All Spike Lee had to do for the lead role in Chi-Raq was to find a woman who might credibly be capable of stopping gang warfare in Chicago—in the memorable words of Samuel Jackson’s one-man Greek chorus, a woman who’s “got a mind like Einstein and a truly luscious behind.” Parris has sex appeal to spare in Chi-Raq, but it’s a fierce, brainy, brawny sex appeal. It’s Pam Grier by way of a wide streak of Angela Davis. It’s a testament to the film that we don’t doubt for one minute that she’s not only worth fighting for, but worth not fighting for. And let’s not forget the verse-ridden dialogue either. It’s one thing for Samuel Jackson to pop into the picture and recite verse directly to the camera with a gleam in his eye and a broad smile; it’s quite another to speak actual dialogue in verse and not come across as cheesy. Paris tackles the lines with aplomb and is as nimble as a rapper with the rhymes. And her face captures all the righteous anger and defiance of Lee’s masterful film. It’s not an accident that the film’s poster is a closeup of Parris. Turning a five-thousand-year old role into the incendiary driver of the year’s best film—now there’s an accomplishment. —M.D.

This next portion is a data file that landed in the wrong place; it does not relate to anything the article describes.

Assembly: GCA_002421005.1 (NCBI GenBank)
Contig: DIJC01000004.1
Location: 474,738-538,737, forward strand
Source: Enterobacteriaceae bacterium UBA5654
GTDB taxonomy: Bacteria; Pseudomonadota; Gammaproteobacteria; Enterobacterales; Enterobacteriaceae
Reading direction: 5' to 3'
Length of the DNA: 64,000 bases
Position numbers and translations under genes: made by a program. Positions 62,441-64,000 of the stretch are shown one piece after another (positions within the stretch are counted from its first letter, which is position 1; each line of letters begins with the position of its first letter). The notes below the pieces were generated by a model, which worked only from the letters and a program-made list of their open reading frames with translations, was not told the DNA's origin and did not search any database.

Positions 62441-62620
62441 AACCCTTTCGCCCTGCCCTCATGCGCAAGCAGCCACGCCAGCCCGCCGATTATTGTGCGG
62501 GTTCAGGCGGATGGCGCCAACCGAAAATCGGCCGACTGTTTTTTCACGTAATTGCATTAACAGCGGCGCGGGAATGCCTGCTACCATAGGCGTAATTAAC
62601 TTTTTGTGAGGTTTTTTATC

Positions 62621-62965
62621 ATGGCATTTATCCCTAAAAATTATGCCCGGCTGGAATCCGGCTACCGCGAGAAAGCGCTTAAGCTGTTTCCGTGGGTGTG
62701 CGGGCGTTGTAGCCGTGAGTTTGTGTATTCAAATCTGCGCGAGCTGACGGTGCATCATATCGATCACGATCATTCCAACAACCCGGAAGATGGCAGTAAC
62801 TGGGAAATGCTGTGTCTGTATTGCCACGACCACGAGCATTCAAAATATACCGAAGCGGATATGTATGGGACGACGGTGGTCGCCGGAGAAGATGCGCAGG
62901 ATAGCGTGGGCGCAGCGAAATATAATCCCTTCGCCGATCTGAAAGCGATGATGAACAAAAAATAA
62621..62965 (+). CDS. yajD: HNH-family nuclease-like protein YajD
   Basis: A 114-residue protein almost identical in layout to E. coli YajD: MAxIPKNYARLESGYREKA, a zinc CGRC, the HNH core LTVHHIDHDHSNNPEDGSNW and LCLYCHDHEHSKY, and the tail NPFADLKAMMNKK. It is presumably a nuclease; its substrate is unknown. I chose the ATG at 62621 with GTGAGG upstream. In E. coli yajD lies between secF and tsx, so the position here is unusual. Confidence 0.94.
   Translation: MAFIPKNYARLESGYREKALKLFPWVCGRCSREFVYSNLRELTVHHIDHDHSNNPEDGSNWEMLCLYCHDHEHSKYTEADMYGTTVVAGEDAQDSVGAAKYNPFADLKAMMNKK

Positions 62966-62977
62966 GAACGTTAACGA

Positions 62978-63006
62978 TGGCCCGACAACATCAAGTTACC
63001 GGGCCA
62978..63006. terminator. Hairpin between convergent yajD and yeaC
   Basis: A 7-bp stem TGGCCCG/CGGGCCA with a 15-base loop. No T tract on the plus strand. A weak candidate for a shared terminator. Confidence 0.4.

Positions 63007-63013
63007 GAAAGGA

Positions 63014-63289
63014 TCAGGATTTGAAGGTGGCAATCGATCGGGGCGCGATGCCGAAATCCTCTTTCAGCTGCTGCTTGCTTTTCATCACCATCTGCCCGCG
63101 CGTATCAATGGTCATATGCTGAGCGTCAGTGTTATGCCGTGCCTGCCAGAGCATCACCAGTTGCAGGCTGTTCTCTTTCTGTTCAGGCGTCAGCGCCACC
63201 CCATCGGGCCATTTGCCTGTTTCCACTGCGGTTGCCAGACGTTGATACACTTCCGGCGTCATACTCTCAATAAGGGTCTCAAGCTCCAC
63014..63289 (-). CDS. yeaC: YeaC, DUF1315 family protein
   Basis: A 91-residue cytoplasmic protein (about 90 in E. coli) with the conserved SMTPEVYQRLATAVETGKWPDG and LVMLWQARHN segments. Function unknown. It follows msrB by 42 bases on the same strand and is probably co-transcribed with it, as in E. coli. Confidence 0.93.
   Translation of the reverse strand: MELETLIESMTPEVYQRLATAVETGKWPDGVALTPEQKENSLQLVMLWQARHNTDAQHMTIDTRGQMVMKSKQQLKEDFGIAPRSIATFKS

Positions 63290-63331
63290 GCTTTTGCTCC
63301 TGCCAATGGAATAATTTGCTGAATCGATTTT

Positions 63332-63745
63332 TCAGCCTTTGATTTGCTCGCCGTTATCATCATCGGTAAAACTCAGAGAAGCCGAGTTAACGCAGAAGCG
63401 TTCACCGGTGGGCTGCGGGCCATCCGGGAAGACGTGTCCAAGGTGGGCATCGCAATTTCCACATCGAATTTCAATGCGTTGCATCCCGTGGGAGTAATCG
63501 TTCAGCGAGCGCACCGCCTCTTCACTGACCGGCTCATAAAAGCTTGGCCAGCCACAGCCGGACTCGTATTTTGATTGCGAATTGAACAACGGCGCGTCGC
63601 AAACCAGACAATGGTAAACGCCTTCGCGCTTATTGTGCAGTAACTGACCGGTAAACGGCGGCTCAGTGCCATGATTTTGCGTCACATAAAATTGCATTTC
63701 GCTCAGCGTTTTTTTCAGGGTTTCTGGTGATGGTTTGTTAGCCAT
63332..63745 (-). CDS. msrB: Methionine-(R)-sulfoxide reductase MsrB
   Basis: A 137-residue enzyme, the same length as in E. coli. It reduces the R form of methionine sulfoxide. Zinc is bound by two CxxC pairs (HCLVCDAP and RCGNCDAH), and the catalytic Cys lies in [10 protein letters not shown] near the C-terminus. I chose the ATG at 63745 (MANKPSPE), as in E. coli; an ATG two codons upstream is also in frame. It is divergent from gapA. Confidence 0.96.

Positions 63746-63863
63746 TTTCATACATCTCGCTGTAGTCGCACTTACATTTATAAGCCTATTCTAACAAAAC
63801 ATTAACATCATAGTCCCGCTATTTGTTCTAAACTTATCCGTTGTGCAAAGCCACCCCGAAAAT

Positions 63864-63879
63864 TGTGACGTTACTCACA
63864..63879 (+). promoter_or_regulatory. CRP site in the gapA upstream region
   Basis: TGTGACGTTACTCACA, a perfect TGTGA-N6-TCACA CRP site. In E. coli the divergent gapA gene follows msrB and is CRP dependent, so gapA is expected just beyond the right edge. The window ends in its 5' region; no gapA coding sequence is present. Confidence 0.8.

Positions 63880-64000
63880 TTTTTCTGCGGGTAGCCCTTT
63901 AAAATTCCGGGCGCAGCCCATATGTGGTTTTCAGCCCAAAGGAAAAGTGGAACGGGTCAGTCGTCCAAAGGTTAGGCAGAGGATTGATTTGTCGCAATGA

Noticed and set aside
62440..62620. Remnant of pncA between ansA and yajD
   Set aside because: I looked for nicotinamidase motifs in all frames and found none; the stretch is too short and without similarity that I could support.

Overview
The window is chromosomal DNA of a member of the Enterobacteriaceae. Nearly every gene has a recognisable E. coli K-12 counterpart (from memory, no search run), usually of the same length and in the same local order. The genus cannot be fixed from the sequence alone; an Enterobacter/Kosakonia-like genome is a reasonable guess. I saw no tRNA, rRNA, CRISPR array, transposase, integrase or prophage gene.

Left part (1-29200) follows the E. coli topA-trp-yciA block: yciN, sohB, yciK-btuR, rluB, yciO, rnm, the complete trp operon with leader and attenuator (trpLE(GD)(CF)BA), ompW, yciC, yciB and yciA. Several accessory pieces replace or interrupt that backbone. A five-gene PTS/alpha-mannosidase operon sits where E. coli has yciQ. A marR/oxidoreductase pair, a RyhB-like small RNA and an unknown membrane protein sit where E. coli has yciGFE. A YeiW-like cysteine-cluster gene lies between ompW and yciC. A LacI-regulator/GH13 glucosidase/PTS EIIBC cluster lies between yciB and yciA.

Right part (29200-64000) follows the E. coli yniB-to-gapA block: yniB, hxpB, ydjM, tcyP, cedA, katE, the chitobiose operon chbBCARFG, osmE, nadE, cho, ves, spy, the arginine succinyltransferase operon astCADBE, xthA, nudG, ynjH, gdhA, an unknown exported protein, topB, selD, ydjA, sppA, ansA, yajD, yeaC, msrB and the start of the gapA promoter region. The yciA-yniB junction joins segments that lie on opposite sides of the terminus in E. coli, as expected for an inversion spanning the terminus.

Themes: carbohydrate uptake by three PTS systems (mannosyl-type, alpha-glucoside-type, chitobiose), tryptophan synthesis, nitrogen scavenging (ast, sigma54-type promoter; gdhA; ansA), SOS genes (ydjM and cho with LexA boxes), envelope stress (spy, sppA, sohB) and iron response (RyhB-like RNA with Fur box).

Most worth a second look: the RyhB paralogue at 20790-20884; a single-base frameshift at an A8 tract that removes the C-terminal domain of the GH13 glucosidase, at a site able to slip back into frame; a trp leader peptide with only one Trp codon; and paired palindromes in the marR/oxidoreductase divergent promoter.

When Walton Goggins begins speaking near the beginning of The Hateful Eight, you’re already rolling in the aisles, but you’re also wondering if perhaps his character is going to be a little too broadly sketched, a little too slapstick for an entire movie. But don’t worry, you’re in good hands. Goggins, one of the finest character actors on the planet, has plenty of depth and nuance to bring to you for the remainder of the movie. And you still get to enjoy that deliciously funny accent and lilting tone. Tarantino has now used Goggins to great effect in a small role (Django Unchained) and in a large supporting role (The Hateful Eight). Might we suggest taking this relationship to the next level and casting him as a lead? Whaddya say, QT? —M.D.
The latest from director James Ponsoldt (The Spectacular Now, Smashed) is about journalist/author David Lipsky as much as it is the late author David Foster Wallace. Adapted from Lipsky’s book about his sometimes-confrontational interview with Wallace just after the publication of Infinite Jest, The End of the Tour raises some of life’s most difficult questions about identity, the perception of others and intellectual honesty. But Jason Segel’s performance as the earnest Midwesterner Wallace is the grounding heart of the film. Wallace’s eventual suicide is a specter haunting the entire affair, but it’s never maudlin or manipulative. Instead, these few days in the passenger seat are welcome, listening to an original man’s original perspective on life and loneliness. —Josh Jackson